There is also another big challenge in this tribal dance….. the tribes are pulled apart and re-assembled every three months….so after spending three months becoming educated in a particular specialty.. the beta’s and the pack get to go back to scratch and begin working up a working knowledge of a new specialty area and then…… every year members of the pack become beta’s, some of the beta’s become alphas (or go off to practice elsewhere).

Parent also play a big part in the education for the tribes. Parents of complex kids help out regularly by doing “case studies” with the pack and beta’s as they prepare for progression with the the tribe. Giving them a chance to practice getting a full history and thinking about how they would come up with an overarching treatment plan for your child. Practice for their exams as Pediatricians.

Getting them to remember that the parent they are dealing with is the EXPERT in the child they are seeing is a big part of the education process.. sure they have a six year medical degree and a certain amount of practical experience and they may be the expert in a particular field of medicine… but the parent (and/or the child depending on the condition and age etc) are the EXPERTS in how the disease, illness, infection etc is affecting THIS child.. and again to give them their dues the vast majority of the doctors have learned this by the time they assume a Beta position within the tribes… those that don’t, soon become a nightmare for parents, but thankfully this experience has been rare.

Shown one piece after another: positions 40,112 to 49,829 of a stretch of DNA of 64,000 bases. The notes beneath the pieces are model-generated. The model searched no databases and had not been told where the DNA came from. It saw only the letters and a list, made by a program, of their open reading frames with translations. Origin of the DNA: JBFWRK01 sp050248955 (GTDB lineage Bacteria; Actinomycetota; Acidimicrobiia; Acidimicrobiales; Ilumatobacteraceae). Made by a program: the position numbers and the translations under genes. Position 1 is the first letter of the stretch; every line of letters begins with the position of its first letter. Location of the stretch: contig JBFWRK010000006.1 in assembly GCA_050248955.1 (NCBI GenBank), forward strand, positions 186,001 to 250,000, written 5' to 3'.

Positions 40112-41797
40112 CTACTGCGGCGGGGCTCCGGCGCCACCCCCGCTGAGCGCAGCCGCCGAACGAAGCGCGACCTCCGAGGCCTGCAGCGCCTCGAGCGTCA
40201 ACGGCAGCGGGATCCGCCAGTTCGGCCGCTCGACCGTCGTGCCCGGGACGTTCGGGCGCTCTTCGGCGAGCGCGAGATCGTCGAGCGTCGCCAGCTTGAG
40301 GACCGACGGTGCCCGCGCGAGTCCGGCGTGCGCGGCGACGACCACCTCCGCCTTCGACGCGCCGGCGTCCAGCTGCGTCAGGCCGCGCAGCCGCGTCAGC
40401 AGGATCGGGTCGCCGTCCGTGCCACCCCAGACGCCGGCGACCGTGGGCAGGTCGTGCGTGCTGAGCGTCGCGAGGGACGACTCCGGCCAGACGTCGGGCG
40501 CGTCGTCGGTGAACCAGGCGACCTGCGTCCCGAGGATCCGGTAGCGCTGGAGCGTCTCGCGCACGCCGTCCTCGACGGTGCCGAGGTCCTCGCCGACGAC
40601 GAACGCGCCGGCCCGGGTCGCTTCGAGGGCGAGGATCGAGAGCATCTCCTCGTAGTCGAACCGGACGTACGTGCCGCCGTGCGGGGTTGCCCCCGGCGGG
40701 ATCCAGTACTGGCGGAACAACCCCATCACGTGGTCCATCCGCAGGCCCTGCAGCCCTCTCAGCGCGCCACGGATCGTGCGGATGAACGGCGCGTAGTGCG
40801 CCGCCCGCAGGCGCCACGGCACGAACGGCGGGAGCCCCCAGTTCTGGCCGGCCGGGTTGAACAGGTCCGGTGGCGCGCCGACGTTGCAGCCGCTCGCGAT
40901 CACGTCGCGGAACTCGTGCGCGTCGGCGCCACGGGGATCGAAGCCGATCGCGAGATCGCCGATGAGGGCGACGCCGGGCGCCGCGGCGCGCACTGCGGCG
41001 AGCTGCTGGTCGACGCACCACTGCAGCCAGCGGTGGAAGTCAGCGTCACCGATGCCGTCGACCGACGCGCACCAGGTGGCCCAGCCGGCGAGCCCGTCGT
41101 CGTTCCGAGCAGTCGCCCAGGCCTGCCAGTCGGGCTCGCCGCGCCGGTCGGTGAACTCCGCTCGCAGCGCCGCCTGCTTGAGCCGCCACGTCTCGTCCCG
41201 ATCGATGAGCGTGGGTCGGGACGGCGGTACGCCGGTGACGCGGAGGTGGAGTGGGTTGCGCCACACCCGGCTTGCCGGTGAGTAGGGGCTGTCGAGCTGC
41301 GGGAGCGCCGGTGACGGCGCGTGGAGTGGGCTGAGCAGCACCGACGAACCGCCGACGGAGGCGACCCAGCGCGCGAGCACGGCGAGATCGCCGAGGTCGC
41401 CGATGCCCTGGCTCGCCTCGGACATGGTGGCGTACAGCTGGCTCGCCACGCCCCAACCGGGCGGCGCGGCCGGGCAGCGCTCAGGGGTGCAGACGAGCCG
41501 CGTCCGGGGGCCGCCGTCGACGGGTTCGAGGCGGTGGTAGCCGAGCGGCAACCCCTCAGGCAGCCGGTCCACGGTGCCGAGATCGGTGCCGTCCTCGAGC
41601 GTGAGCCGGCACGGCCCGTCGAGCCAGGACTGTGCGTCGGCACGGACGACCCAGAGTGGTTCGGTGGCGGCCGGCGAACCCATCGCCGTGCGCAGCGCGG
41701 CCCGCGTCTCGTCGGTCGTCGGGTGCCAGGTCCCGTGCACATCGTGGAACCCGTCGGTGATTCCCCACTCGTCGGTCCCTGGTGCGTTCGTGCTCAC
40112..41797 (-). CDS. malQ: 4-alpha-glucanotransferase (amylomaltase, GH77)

More to come in Part 2…..

Whack! Did that make you think?

Whack….

Sometimes something or someone comes along that just whacks you in the head and makes you think differently……

People who whack you in the head..

I’m lucky to have a connection to a guy by the name of Sean D’Souza who himself has that knack, but he also has the knack of finding and pointing to material and/or other people who do the same (there’s an example coming up below)

Things to be whacked in the head about…

You have probably seen a whole lot of things that tell you that the richest x% of people control y% of this or that.

The mere fact that you are reading this post on your computer of your smart phone says something about where your position in that equation, it also says something about where you sit in the energy consumption equation of the human population. All that energy consumption has to have consequences somewhere, and therefore you would have to have been living in a cave if you had missed the ongoing discussion about global warming and if, like me, you are an Australian then you certainly could not have missed the debate about a carbon tax/emissions trading scheme.